From the re-discovered mines of a gold-rich empire lost in the Sahara Desert to the secretive trading rooms of the London Bullion Market, the greatest gold rush in history—today’s!—has sent the precious metal cascading into the public consciousness as never before. A 10-year bull run that picked up speed from the fear and panic of the financial crisis made gold one of the best-known asset prices in the world. 
Vanity Fair — November 2013

How To Steal a Diamond

In an arid region north of Cape Town, diamond theft is viewed as the proper work of man. This attitude extends across much of the southern part of Africa, draining profits and fueling political unrest. 

The Atlantic — March 1999

Shackled: The Diamond Dog of War
Old Etonian mercenary Simon Mann is the leader of 70 foreign soldiers accused in Zimbabwe of plotting to topple an African tyrant. Our correspondent describes his last encounter with the former SAS man amid the murderous world of cash, guns and private jets in the diamond lands of Angola

The Times — April 27, 2004

Granta 83: This Overheating World

Matthew Hart on The Greenland Pump

Granta — Autumn 2003

Ethereal, Exotic and Fragile
A month after Britain's major moth count concludes, Canada's great butterfly census begins - all in an effort to learn more about one of the world's most beautiful - and increasingly endangered - insects.

The Globe and Mail — Saturday, July 5, 2008

Shakespeare, Sharpen Your Pen

A new inquest into Princess Diana's death hauls up a web of iniquity and conspiracy straight out of Macbeth. What a birthday gift for the Queen.

The Globe and Mail — Saturday, April 14, 2007

Flower Power in Wales

Daffodils are being grown in a special place to produce a drug to help Alzheimer's sufferers.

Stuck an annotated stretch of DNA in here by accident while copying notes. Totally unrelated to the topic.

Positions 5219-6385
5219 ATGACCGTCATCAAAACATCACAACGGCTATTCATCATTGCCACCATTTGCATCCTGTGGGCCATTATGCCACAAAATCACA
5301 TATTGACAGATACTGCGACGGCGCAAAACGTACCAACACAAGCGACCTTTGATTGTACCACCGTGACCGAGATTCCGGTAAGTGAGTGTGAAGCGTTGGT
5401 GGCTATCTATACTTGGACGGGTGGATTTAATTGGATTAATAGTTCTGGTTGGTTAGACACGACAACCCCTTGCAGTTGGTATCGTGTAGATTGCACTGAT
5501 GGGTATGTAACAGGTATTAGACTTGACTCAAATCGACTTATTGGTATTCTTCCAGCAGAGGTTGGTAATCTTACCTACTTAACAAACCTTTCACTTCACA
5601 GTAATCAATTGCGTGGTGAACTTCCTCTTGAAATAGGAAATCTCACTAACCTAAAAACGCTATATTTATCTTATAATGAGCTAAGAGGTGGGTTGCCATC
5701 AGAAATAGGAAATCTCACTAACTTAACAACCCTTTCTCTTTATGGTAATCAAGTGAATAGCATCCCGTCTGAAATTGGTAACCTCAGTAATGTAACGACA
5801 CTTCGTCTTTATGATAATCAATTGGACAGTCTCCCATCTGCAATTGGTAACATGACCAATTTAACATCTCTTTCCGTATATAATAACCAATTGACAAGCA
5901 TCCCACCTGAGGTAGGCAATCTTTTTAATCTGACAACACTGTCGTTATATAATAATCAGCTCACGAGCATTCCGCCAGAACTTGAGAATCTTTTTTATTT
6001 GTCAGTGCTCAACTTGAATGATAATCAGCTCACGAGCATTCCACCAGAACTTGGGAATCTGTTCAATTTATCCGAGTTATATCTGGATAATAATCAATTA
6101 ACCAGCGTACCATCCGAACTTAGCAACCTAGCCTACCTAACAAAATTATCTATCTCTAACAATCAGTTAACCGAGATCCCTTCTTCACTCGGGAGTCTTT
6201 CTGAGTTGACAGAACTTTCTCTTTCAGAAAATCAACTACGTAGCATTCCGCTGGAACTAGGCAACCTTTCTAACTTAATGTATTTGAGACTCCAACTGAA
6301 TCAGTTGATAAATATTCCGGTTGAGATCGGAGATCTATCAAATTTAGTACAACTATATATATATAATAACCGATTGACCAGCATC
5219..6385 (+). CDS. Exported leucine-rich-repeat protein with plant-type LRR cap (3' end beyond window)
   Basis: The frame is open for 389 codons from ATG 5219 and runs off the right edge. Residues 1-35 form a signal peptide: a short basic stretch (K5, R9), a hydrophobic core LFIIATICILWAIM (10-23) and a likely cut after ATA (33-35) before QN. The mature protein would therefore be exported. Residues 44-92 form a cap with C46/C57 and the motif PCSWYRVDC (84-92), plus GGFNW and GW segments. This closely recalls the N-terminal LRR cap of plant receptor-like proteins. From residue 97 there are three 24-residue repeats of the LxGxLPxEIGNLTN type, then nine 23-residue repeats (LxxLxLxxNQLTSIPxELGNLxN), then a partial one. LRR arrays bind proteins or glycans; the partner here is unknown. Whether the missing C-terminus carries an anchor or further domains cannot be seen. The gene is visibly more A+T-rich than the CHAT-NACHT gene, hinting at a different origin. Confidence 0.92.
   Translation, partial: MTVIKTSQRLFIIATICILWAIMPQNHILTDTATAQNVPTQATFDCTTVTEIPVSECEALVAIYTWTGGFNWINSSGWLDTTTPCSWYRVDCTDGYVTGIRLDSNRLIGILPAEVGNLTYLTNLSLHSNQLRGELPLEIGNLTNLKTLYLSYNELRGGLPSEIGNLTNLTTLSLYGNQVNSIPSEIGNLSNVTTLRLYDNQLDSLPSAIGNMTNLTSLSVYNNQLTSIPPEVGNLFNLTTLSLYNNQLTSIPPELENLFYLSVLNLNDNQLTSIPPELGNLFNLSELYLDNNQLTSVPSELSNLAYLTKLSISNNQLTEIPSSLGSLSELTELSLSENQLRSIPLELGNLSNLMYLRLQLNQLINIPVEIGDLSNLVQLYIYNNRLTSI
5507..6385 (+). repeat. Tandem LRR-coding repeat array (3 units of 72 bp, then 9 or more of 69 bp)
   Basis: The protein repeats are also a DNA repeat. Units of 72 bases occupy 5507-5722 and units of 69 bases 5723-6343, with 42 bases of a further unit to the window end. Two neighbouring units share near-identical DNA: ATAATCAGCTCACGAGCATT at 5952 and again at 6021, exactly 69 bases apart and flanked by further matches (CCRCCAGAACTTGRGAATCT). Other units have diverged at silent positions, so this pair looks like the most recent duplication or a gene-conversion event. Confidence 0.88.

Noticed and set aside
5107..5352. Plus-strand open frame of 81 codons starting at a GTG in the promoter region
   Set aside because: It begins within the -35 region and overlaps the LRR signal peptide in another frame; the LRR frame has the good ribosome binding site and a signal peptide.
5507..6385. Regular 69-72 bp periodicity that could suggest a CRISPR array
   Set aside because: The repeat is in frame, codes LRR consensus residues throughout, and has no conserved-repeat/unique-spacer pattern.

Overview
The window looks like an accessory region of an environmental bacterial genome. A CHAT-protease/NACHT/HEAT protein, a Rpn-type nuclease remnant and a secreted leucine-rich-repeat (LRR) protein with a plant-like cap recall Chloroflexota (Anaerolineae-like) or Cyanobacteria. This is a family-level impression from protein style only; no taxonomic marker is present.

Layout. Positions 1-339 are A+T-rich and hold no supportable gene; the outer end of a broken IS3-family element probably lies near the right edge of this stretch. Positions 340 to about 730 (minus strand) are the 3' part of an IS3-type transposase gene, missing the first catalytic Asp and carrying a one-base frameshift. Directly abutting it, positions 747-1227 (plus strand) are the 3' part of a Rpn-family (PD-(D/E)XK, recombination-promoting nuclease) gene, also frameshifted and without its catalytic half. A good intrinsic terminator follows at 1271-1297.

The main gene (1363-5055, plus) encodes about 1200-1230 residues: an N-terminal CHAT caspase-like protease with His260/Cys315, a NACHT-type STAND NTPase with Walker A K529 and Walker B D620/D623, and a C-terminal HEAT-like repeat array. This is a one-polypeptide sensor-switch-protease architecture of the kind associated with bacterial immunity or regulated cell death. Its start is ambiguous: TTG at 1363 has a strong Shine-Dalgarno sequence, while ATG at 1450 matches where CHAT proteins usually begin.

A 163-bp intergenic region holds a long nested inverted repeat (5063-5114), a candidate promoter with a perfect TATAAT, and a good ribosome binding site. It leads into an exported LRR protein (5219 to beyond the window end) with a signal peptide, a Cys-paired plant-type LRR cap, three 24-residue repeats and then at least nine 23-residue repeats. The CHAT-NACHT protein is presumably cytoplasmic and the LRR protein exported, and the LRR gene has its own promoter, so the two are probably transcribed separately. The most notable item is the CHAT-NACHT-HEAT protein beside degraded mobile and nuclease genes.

The Globe and Mail — Saturday, May 27, 2006

The Man Who Would Be King . . . and His Wife

Self-styled 'dissident' Prince Charles and his consort Camilla, on their first anniversary, take their regular drubbings in the press and shuffle along, cluelessly but unstoppably, toward the throne.

The Globe and Mail — Saturday, April 8, 2006

Even Rowers Get the Blues

'The Boat Race' -- the annual Oxford-Cambridge contest, happening for the 150th time next week -- is a ritual only the English understand

The Globe and Mail — Saturday, March 20, 2004

'She Calls Him a Cripple and an Invalid'

Is celebrity scientist Stephen Hawking being abused by his second wife -- as people close to his first wife claim? The physicist, between broken bones and blackened eyes, insists all is well. 

The Globe and Mail — Saturday, February 14, 2004

The Prat in the Box
When U.S. illusionist David Blaine said he would fast for 44 days in a plastic case high above the Thames, believers cheered. Then the rest of London caught on.

The Globe and Mail — Saturday, September 27, 2003

An Old Flame

Amid the splendour of the Rockies, writer MATTHEW HART resumed, after an 18-year hiatus, his love affair with the cigarette. He knows it isn't right. For one thing, his sweetheart costs him $8,000 a year. But breaking up is hard to do.

The Globe and Mail — Saturday, July 5, 2003